The factorization of T is not unique. Different factorizations yield different discrete transforms, except in the limit as A approaches zero. The above-described coding structure is a generalization of a 2×2 structure described in the above-cited M. T. Orchard et al. reference. As previously noted, this reference considered only a subset of the possible 2×2 transforms; namely, those implementable in two lifting steps. It is important to note that the illustrative embodiment of the invention described above first quantizes and then applies a discrete transform. If one were to instead apply a continuous transform first and then quantize, the use of a nonorthogonal transform could lead to non-cubic partition cells, which are inherently suboptimal among the class of partition cells obtainable with scalar quantization. See, for example, A. Gersho and R. M. Gray, “Vector Quantization and Signal Compression,” Kluwer Acad. Pub., Boston, Mass., 1992. The above embodiment permits the use of discrete transforms derived from nonorthogonal linear transforms, resulting in improved performance. An analysis of an exemplary MDTC system in accordance with the invention will now be described. This analysis is based on a number of fine quantization approximations which are generally valid for small Δ. First, it is assumed that the scalar entropy of y={circumflex over (T)} ([x] The rate can be estimated as follows. Since the quantization is fine, y
where k The minimum rate occurs when the product from i=1 to n of σ The distortion will now be estimated, considering first the average distortion due only to quantization. Since the quantization noise is approximately uniform, the distortion is Δ and is independent of T. The case when 1>0 components are lost will now be considered. It first must be determined how the reconstruction will proceed. By renumbering the components if necessary, assume that y If the correlation matrix of y is partitioned in a way compatible with the partition of y as: then it can be shown that the conditional signal y correlation matrix A such that ∥x−{circumflex over (x)}∥ is given by: where U is the last l columns of T The distortion with l erasures is denoted by D For a case in which each channel has a failure probability of p and the channel failures are independent, the weighting makes the weighted sum {overscore (D)} the overall expected MSE. Other choices of weighting could be used in alternative embodiments. Consider an image coding example in which an image is split over ten packets. One might want acceptable image quality as long as eight or more packets are received. In this case, one could set α The above expressions may be used to determine optimal transforms which minimize the weighted sum {overscore (D)} for a given rate R. Analytical solutions to this minimization problem are possible in many applications. For example, an analytical solution is possible for the general case in which n=2 components are sent over m=2 channels, where the channel failures have unequal probabilities and may be dependent. Assume that the channel failure probabilities in this general case are as given in the following table.
If the transform T is given by: minimizing (2) over transforms with a determinant of one gives a minimum possible rate of:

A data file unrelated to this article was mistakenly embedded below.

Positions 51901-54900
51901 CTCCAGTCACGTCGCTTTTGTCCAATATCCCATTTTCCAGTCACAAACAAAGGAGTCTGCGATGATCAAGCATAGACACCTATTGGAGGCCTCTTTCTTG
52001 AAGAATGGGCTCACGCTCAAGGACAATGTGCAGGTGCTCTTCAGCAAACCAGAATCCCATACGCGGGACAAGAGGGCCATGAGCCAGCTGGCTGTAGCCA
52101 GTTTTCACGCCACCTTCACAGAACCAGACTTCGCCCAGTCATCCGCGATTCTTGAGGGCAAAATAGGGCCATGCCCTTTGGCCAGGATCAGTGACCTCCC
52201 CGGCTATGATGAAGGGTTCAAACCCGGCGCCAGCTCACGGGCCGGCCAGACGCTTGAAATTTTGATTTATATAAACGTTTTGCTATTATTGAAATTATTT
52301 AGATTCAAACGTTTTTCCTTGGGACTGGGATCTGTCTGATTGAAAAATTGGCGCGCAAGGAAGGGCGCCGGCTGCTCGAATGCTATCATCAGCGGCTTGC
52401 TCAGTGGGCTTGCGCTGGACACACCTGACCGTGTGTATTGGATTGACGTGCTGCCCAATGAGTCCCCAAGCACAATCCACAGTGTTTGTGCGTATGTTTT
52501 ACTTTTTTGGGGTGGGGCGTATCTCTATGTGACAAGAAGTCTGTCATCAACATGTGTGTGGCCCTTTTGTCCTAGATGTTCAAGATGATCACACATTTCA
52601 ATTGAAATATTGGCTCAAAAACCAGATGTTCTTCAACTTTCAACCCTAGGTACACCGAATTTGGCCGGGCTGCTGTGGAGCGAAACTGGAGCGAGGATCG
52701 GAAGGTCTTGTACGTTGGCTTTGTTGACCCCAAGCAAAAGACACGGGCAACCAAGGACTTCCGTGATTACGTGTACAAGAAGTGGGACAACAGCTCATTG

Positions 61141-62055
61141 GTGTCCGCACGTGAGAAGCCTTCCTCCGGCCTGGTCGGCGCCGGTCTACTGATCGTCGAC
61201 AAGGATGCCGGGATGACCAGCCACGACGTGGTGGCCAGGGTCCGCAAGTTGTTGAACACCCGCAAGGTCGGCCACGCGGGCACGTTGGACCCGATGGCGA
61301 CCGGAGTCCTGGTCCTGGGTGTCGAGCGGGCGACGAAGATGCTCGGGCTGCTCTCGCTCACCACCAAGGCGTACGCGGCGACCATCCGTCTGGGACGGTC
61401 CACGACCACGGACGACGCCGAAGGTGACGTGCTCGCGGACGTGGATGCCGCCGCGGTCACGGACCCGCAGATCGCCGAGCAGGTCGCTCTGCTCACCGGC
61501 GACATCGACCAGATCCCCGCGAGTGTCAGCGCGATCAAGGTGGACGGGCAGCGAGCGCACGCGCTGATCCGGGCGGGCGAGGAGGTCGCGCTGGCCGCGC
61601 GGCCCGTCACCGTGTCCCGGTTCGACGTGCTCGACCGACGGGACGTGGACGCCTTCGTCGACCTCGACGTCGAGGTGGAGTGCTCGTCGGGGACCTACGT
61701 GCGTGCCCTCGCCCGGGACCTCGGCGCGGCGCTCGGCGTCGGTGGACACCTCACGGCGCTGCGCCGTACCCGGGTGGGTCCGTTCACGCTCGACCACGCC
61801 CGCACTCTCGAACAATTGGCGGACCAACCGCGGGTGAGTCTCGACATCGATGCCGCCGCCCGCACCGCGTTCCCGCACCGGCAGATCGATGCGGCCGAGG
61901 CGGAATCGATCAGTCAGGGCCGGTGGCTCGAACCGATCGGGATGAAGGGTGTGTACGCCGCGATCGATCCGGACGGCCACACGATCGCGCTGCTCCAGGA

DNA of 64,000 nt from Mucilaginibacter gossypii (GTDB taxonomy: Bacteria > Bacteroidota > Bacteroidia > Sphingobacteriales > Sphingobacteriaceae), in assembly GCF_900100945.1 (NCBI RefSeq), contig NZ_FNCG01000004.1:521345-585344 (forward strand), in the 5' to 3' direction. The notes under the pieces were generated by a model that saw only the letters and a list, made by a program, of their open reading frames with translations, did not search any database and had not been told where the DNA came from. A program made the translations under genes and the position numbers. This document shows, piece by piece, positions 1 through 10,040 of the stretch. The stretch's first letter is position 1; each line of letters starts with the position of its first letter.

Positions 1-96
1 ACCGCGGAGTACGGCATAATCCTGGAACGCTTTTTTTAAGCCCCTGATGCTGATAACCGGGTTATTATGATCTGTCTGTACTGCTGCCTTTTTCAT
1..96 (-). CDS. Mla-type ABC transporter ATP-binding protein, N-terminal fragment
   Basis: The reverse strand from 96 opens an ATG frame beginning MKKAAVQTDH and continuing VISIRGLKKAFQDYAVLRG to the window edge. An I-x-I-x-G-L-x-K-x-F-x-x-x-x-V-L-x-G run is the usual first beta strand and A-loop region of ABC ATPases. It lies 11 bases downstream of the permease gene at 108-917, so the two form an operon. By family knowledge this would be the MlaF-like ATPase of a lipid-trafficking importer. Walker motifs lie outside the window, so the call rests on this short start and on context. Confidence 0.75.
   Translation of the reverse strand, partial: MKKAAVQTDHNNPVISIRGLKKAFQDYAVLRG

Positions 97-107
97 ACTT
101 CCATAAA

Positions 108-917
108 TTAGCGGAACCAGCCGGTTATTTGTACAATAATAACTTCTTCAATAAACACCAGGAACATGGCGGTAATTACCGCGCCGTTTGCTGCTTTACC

The difference ρ=R−R* is referred to as the redundancy, i.e., the price that is paid to reduce the distortion in the presence of erasures. Applying the above expressions for rate and distortion to this example, and assuming that σ The optimal value of bc is then given by: The value of (bc) If p Using a transform from this set gives: For values of σ Although the conventional 2×2 transforms described in the above-cited M. T. Orchard et al. reference can be shown to fall within the optimal set of transforms described herein when channel failures are independent and equally likely, the conventional transforms fail to provide the above-noted extra degree of freedom, and are therefore unduly limited in terms of design flexibility. Moreover, the conventional transforms in the M. T. Orchard et al. reference do not provide channels with equal rate (or, equivalently, equal power). The extra degree of freedom in the above example can be used to ensure that the channels have equal rate, i.e., that R As previously noted, the invention may be applied to any number of components and any number of channels. For example, the above-described analysis of rate and distortion may be applied to transmission of n=3 components over m=3 channels. Although it becomes more complicated to obtain a closed form solution, various simplifications can be made in order to obtain a near-optimal solution. If it is assumed in this example that σ Optimal or near-optimal transforms can be generated in a similar manner for any desired number of components and number of channels. FIG. 7 illustrates one possible way in which the MDTC techniques described above can be extended to an arbitrary number of channels, while maintaining reasonable ease of transform design. This 4×4 transform embodiment utilizes a cascade structure of 2×2 transforms, which simplifies the transform design, as well as the encoding and decoding processes (both with and without erasures), when compared to use of a general 4×4 transform. In this embodiment, a 2×2 transform T Illustrative embodiments of the invention more particularly directed to transmission of audio will be described below with reference to FIGS. 8-12. These embodiments of the invention apply the MDTC techniques described above to perceptual coders. The common goal of perceptual coders is to minimize human-perceived distortion rather than an objective distortion measure such as the signal-to-noise ratio (SNR). Perceptual coders are generally always lossy. Instead of trying to model the source, which may be unduly complex, e.g., for audio signal sources, the perceptual coders instead model the perceptual characteristics of the listener and attempt to remove irrelevant information contained in the input signal. Perceptual coders typically combine both source coding techniques to remove signal redundancy and perceptual coding techniques to remove signal irrelevancy. Typically, a perceptual coder will have a lower SNR than an equivalent-rate lossy source coder, but will provide superior perceived quality to the listener. By the same token, for a given level of perceived quality, the perceptual coder will generally require a lower bit rate. The perceptual coder used in the embodiments to be described below is assumed to be the perceptual audio coder (PAC) described in D. Sinha, J. D. Johnston, S. Dorward and S. R. Quackenbush, “The Perceptual Audio Coder,” in Digital Audio, Section 42, pp. 42-1 to 42-18, CRC Press, 1998, which is incorporated by reference herein. The PAC attempts to minimize the bit rate requirements for the storage and/or transmission of digital audio data by the application of sophisticated hearing models and signal processing techniques. In the absence of channel errors, the PAC is able to achieve near stereo compact disk (CD) audio quality at a rate of approximately 128 kbps. At a lower bit rate of 96 kbps, the resulting quality is still fairly close to that of CD audio for many important types of audio material. PACs and other audio coding devices incorporating similar compression techniques are inherently packet-oriented, i.e., audio information for a fixed interval (frame) of time is represented by a variable bit length packet. Each packet includes certain control information followed by a quantized spectral/subband description of the audio frame. For stereo signals, the packet may contain the spectral description of two or more audio channels separately or differentially, as a center channel and side channels (e.g., a left channel and a right channel). Different portions of a given packet can therefore exhibit varying sensitivity to transmission errors. For example, corrupted control information leads to loss of synchronization and possible propagation of errors. On the other hand, the spectral components contain certain interframe and/or interchannel redundancy which can be exploited in an error mitigation algorithm incorporated in a PAC decoder. Even in the absence of such redundancy, the transmission errors in different audio components have varying perceptual implications. For example, loss of stereo separation is far less annoying to a listener than spectral distortion in the mid-frequency range in the center channel. U.S. patent application Ser. No. 09/022,114, which was filed Feb. 11, 1998 in the name of inventors Deepen Sinha and Carl-Erik W. Sundberg, and which is incorporated by reference herein, discloses techniques for providing unequal error protection (UEP) of a PAC bitstream by classifying the bits in different categories of error sensitivity. FIG. 8 shows an illustrative embodiment of an MD joint source-channel PAC encoder In the noise allocation element The operation of the MDTC As described above, the equal rate condition may be satisfied by implementing the transform T such that |a|=|c| and |b|=|d|. An example of a transform of this type, which also satisfies the optimality conditions described above, is given by: with the transform parameter α given by: When there are no erasures in this embodiment, i.e., when both Channel Assuming that the second component y Similarly, if the first component y In designing the correlating transform T Within each 1024-sample block, or within eight 128-sample blocks contained in each 1024-sample block, MD transform coding is applied on the quantized coefficients from the noise allocation element The output of the MDTC The encoder FIG. 9 shows an illustrative embodiment of an MD PAC decoder 1. When both Channel 2. When Channel 3. When Channel 4. When both Channel As in the encoder, MDTC transform parameters from the off-line design process Various aspects of the encoding process implemented in MD PAC encoder After the second order statistics have been estimated or otherwise obtained, a suitable pairing design is determined. For example, in an embodiment in which there are m components, e.g., quantized frequency domain coefficients, to be sent over two channels, a possible optimal pairing may consist of pairing the component having the highest variance with the component having the lowest variance, the second highest variance component with the second lowest variance component, and so on. In one possible pairing approach, the factor bands dividing the 1024-sample or 128-sample blocks are not taken into account, i.e., in this approach it is permissible to pair variables from different factor bands. Since there are 1024 or 128 components to be paired in this case, there will be either 512 or 64 pairs. Since factor bands may have different quantization steps, this approach implies a rescaling of the domain spanned by the components, prior to the application of MDTC, by multiplying components by their respective quantization steps. Another possible pairing approach in accordance with the invention takes the factor bands into account, by restricting the pairing of components to those belonging to the same factor band. In this case, there are m components to be paired into m/2 pairs within each factor band. FIG. 10B shows an exemplary pairing design for the audio signal having the estimated variance distribution shown in FIG. 10A, with the pairing restricted by factor band. The vertical dotted lines denote the boundaries of the factor bands. The horizontal axis in FIG. 10B denotes the coefficient index, and the vertical axis indicates the index of the corresponding paired coefficient. FIGS. 11 and 12 illustrate modifications in the variance distribution resulting from the two different exemplary pairing designs described above, i.e., a pairing which is made without a restriction regarding factor bands and a pairing in which the components in a given pair are each required to occupy the same factor band, respectively. FIG. 11 shows the variance as a function of frequency at the output of the MDTC FIG. 12 shows that the restricted pairing approach, in which the components of each pair must be in the same factor band, produces variances which much more closely track the variances expected by the noiseless coding element As described in conjunction with FIG. 8 above, the output of the MDTC The above-described MDTC process, in the 2×2 embodiment, generates two distinct channels which can be sent separately through a network or other communication medium. From a given 1024-sample or 128-sample block, the MDTC produces two sets of 512 or 64 coefficients, respectively. As described previously, the set of coefficients with the higher variances may be considered as Channel In accordance with the invention, adjustments may be made to the transform parameter α, or other characteristics of the MD transform, in order to produce improved performance. For example, simulations have indicated that high-frequency artifacts can be removed from a reconstructed audio signal by adjusting the value of a for the corresponding factor band. This type of high-frequency artifact may be attributable to overvaluation of coefficients within a factor band in which one or more variances drop to very low levels. The overvaluation results from a large difference between variances within the factor band, leading to a very small transform parameter α. This problem may be addressed by, e.g., setting the transform parameter α in such a factor band to the value of a from an adjacent factor band, e.g., a previous factor band or a subsequent factor band. Simulations have indicated that such an approach produces improved performance relative to an alternative approach such as setting the transform parameter α to zero within the factor band, which although it removes the corresponding high-frequency artifact, it also results in significant performance degradation. Alternative embodiments of the invention can use other techniques for estimating α for a given factor band having large variance differences. For example, an average of the α values for a designated number of the previous and/or subsequent factor bands may be used to determine α for the given factor band. Many other alternatives are also possible. For example, the transform parameter α for one or more factor bands may be adjusted based on the characteristics of a particular type of audio signal, e.g., a type of music. Different predetermined transform parameters may be assigned to specific factor bands for a given type of audio signal, and those transform parameters applied once the type of audio signal is identified. As described in conjunction with FIGS. 11 and 12 above, these and other adjustments may be made to ensure that the output of the MDTC In accordance with another aspect of the invention, the quantized coefficients can be rescaled to equalize for the effect of quantization on the variance. In the analysis given previously, the above-noted fine quantization approximation was used as the basis for an assumption that the quantized and unquantized components of the audio signal had substantially the same variances. However, the quantization process of the PAC encoder generally does not satisfy this approximation due to its use of perceptual coding and coarse quantization. In accordance with the invention, the variances of the quantized components can be rescaled using a factor which is a function of the quantization step size. One such factor which has been determined to be effective with the PAC encoder The above-described embodiments of the invention are intended to be illustrative only. For example, although the embodiments of FIGS. 8 and 9 incorporate elements of a conventional PAC encoder, the invention is more generally applicable to digital audio information in any form and generated by any type of audio compression technique. Alternative embodiments of the invention may utilize other coding structures and arrangements. Moreover, the invention may be used for a wide variety of different types of compressed and uncompressed signals, and in numerous coding applications other than those described herein. These and numerous other alternative embodiments within the scope of the following claims will be apparent to those skilled in the art. 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